NASHVILLE, Tenn. — Five execution methods are legal in various places in the United States: injection, electrocution, gas, firing squad and hanging.

Here is a closer look at each:

LETHAL INJECTION

First adopted in 1977 in Oklahoma, lethal injection has become the method of choice in all states that still carry out executions.

Generally, inmates are strapped to a gurney while needles are inserted into the veins and the drugs are pumped in. This method is often seen as the most humane of the five because the inmates are supposed to be sedated before they die. Inmates, though, have been known to writhe and talk during poorly carried out injections.

According to Deborah Denno, until 2009, all states used a three-drug protocol that included a sedative, a paralytic and then the final, fatal drug to stop the heart. Because of drug shortages and legal challenges that claimed the paralytic drug could mask an inmate’s suffering, states are now experimenting with several different protocols.

ELECTROCUTION

New York developed electrocution as an alternative to hanging – which was often a gruesome public spectacle – and executed the first inmate by electric chair in 1890.

Prisoners generally are strapped into a chair with electrodes placed on their heads and legs. Saline-soaked sponges are placed between the skin and the electrodes to aid conductivity.

Denno said the voltage, the number of jolts and the length of time they are administered vary from state to state. Executioners usually give more than one jolt of electricity, to make sure the inmate is dead.

GAS CHAMBER

Nevada developed the gas chamber in the 1920s as an attempt at a humane method of execution, but Denno said it had “horrific problems” from the start.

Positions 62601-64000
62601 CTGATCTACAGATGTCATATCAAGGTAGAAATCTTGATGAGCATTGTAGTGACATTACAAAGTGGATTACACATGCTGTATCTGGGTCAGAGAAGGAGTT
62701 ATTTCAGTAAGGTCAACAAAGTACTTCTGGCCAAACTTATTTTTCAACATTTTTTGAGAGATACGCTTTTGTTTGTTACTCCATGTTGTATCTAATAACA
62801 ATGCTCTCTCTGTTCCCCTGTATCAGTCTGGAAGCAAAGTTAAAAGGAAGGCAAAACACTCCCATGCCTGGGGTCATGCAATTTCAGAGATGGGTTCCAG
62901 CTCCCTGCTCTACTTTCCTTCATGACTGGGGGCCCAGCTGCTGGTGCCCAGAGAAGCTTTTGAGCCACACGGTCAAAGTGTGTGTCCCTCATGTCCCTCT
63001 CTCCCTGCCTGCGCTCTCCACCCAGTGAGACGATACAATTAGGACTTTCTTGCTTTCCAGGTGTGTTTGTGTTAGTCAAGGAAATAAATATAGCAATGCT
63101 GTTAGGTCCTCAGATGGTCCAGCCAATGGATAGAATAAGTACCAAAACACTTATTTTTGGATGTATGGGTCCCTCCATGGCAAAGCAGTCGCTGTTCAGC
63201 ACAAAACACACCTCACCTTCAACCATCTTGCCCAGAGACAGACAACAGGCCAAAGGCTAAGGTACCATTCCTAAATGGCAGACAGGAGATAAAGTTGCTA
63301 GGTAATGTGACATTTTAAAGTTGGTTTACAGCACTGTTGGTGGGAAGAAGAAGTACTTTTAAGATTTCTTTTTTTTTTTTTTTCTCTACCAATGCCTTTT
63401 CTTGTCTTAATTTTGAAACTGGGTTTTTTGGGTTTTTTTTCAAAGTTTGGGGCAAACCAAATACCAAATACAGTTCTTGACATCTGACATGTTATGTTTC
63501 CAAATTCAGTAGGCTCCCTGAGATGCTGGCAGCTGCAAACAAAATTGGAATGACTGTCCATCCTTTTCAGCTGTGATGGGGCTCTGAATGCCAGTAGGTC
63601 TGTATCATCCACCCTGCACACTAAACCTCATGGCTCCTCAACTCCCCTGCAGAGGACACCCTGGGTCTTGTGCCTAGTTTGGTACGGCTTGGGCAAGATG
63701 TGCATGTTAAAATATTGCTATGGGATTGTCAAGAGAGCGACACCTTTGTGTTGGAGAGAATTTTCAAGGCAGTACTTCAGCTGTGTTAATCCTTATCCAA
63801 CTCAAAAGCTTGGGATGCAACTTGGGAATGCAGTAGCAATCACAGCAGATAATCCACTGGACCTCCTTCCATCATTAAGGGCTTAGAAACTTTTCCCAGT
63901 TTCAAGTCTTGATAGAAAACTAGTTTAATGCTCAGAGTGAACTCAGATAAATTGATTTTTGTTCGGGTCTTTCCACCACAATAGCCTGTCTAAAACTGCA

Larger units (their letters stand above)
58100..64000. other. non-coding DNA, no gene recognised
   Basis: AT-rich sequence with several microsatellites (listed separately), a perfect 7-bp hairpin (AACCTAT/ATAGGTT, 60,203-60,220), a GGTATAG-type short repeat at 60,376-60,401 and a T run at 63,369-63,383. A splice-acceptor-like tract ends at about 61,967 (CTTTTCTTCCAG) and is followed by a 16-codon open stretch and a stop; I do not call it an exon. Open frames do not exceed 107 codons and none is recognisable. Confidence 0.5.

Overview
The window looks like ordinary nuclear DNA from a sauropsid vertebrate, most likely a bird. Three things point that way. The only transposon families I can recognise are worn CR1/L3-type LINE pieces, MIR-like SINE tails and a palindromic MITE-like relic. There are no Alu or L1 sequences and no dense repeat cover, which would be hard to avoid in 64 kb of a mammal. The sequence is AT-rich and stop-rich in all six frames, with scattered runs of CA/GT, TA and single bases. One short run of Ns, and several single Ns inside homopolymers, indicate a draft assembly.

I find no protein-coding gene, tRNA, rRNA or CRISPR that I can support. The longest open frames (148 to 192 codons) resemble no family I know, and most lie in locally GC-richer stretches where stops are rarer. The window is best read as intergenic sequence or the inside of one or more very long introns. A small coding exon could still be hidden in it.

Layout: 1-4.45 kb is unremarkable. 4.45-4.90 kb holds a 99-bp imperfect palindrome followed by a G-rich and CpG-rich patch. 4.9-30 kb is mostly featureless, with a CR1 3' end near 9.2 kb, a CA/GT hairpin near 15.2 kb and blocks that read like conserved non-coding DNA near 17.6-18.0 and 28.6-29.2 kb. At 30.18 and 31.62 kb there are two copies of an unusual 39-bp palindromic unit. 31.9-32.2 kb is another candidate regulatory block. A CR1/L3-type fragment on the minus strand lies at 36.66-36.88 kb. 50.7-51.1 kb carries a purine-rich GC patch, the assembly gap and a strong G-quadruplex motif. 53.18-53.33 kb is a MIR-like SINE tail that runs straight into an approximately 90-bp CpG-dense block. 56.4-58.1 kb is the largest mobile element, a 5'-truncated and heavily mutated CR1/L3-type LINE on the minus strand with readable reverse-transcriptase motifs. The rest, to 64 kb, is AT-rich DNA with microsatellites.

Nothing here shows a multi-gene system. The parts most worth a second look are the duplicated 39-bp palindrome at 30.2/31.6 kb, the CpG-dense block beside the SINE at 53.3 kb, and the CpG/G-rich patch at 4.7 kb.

Inmates are strapped into a chair and the chamber is filled with cyanide gas, which kills by asphyxiation. The inmates are fully awake and conscious as they suffocate, Denno said.

FIRING SQUAD

This method has been used as recently as 2010 in Utah at the request of a condemned man.

Denno said the prisoner is strapped to a chair, as in electrocution and the gas chamber. A cloth target is placed over prisoner’s the heart. Several shooters are given real bullets but one or more are given blanks. Assuming the shooters hit their target, the heart ruptures and the prisoner dies quickly from blood loss.

HANGING

Before 1890, hanging was the principal method of execution across the country. The prisoner stands over a trap door while a noose is placed around the person’s neck, and then the trap door is opened and the prisoner falls. By design, the fall breaks the prisoner’s neck and kills him or her, but Denno said that has often not been the case. In some cases, prisoners have been decapitated from the fall. In other cases, they have strangled over the course of several minutes.